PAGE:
Steve Goulet

Cognitive Engagement

Boomerang by Michael Lewis

Boomerang: Travels in the New Third WorldBoomerang: Travels in the New Third World by Michael Lewis

My rating: 5 of 5 stars

I appreciated Mr. Lewis’ even handed analysis of this financial nightmare. If you are looking for someone to blame politically for this crisis, you won’t find that partisanship here. Many of the personal stories and cultural observations were unique and entertaining, but the math is terrifying.

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Sugata Mitra

Professor Mitra is suggesting an innovative way to bring education to the millions of children who have no schools and no teachers. The idea is to provide them with tools to teach themselves, in the form of Self Organised Learning Environments. “A self-organising system is one where the system structure appears without explicit intervention from outside the system.”

He’s already gotten some amazing results.

Khan Academy

Over the past several months, my 10 year old has been spending his free time teaching himself advanced math — thanks in part to Salman Khan, who has published 1,200 educational videos on YouTube. Salman quit his job as a hedge fund manager and donated his time to the cause of educating the world. Every day there are 10,000 students watching these videos for free.

Michael Pollan at MSU

We saw Michael Pollan speak at MSU last night. This article does a good job of summarizing his talk at Tufts, which looks like it was very similar to the one we heard at MSU:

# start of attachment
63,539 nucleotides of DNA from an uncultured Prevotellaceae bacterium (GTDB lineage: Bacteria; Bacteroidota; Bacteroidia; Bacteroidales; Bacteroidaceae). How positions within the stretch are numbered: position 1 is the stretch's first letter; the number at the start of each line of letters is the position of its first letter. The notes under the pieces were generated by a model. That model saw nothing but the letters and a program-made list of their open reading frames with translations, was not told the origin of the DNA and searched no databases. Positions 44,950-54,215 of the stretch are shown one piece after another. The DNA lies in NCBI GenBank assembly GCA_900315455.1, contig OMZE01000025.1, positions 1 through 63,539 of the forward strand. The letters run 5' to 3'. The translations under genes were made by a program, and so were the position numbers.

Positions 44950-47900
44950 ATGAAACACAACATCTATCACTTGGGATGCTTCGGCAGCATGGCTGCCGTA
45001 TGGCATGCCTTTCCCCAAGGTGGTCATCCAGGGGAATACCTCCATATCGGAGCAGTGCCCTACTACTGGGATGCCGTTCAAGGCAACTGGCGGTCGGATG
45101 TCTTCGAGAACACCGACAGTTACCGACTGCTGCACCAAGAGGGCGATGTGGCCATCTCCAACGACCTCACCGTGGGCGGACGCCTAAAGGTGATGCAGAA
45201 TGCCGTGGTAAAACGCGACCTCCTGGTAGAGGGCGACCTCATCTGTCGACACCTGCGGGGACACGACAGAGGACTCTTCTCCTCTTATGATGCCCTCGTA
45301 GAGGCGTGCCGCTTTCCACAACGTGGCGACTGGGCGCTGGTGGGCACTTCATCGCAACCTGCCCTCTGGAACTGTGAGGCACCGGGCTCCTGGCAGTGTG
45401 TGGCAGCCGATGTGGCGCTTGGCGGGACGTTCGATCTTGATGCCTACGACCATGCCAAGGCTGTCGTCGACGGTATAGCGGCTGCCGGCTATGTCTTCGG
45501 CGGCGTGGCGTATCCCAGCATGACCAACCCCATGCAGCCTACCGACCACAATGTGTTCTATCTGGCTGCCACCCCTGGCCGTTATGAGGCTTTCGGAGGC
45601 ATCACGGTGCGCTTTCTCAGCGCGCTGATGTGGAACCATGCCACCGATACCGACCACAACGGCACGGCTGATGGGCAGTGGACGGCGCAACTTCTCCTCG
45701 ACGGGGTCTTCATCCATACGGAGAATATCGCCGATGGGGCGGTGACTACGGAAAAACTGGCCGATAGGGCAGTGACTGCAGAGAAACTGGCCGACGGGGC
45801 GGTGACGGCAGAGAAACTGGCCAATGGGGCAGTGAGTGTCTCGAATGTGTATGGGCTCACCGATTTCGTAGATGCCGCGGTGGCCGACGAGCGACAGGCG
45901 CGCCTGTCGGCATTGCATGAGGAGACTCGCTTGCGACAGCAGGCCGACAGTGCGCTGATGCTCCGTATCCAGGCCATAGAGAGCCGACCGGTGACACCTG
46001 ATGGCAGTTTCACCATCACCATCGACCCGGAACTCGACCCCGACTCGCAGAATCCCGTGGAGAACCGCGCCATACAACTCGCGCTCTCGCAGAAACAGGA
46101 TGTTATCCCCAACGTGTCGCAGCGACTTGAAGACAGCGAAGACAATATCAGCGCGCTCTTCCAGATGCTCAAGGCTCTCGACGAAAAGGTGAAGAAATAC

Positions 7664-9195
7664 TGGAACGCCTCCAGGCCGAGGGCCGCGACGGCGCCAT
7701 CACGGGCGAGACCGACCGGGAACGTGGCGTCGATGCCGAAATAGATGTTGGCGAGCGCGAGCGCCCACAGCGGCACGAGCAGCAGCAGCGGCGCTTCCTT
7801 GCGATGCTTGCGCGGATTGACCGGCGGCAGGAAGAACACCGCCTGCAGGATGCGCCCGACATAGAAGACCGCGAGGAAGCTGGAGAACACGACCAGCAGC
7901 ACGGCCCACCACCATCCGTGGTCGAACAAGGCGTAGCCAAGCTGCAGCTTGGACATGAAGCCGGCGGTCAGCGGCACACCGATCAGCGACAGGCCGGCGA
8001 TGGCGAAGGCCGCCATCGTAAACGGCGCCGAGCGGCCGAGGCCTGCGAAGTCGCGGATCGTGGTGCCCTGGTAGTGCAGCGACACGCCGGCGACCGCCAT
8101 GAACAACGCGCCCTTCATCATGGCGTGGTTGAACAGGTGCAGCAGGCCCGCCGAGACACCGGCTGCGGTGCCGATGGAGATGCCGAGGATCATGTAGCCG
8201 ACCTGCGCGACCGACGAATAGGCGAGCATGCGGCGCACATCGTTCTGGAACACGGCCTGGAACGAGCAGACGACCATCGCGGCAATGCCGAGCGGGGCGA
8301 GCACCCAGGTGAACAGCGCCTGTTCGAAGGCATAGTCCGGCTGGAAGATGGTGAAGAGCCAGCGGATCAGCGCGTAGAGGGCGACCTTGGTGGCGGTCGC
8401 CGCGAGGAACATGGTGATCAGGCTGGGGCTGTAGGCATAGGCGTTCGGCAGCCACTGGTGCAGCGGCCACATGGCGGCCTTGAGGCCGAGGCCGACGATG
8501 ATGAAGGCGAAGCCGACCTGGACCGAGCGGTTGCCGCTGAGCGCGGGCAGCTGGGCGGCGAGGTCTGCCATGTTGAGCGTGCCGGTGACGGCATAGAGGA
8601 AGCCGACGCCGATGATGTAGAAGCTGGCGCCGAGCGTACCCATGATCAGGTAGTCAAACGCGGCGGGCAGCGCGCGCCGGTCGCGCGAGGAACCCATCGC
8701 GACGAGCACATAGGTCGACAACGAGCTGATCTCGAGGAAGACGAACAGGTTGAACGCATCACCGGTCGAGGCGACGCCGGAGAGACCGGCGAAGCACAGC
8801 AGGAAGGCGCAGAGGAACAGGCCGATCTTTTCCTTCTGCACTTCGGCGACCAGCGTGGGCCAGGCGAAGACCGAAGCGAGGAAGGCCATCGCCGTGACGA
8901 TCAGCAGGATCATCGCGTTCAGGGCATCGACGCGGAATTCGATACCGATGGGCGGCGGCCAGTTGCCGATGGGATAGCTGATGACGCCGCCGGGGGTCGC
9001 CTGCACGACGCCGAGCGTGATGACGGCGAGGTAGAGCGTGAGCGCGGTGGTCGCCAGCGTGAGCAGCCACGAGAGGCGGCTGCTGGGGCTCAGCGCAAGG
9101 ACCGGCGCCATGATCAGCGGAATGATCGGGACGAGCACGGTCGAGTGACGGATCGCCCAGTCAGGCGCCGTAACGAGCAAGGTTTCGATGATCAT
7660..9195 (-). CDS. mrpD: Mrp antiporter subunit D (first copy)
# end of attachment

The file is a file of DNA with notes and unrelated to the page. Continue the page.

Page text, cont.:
He caught me off guard with his criticism of nutritional science: “Nutritional science is fascinating, but sort of where surgery was in 1650. It’s interesting and promising, but are you ready to get on the table?” He thinks we need to simplify the way we eat by following a few basic rules: “Eat food. Not too much. Mostly plants.”

Our focus on various nutrients in food is part of the problem: “There is always some satanic nutrient we are trying to drive from the food supply, such as trans fat or sodium. At the same time, there is always a blessed nutrient that if we ate enough of, we would live forever, such as omega-3 fatty acids or fiber.”

It was disturbing to hear how hard this nutrition science mono culture has been on our farmers. They get a tiny fraction of the money that is spent on our so called “food”. Even the packagers make more than the farmers. Most of our grocery dollars go to the marketing and manufacture of food like substances that barely resemble the real food that farmers grow/raise. The message was clear to me — get to know your local farmer and buy directly from him/her whenever possible.

He also discussed how different cultures handle the concept of eating enough at a meal. In America we eat quickly and keep eating until we are “full”. Other cultures have settled on a different strategy — they eat until they are no longer hungry.  This requires that you eat more slowly, and take time to listen to your body.

Understanding Google’s Open Strategy

Stephen Arnold makes some great observations on his blog frequently.  Here he is trying to explain why Apple, Microsoft and Cisco have a hard time fathoming the “Open Approach” that pervades almost all Google undertakings:

The problem is perspective. Google is not in a fish bowl. Google owns a fish bowl.  Getting creatures into the fish bowl is the name of the game. Once in the Google fish bowl, the inhabitants have a tough time figuring out life beyond the glass walls. I can’t see very well underwater, and the folks in the fish bowl can’t see very well either.

As a result, the Android is one way of putting inhabitants in the Google fish bowl. Open source is one method but not the only method. The objective is to become the owner not of a fish bowl but an aquarium, maybe dozens of aquaria. That’s the perspective. The Android is not an Apple play. It is operating at a much higher level of abstraction, which may be difficult for Google to achieve. 

Open Systems in Sustainability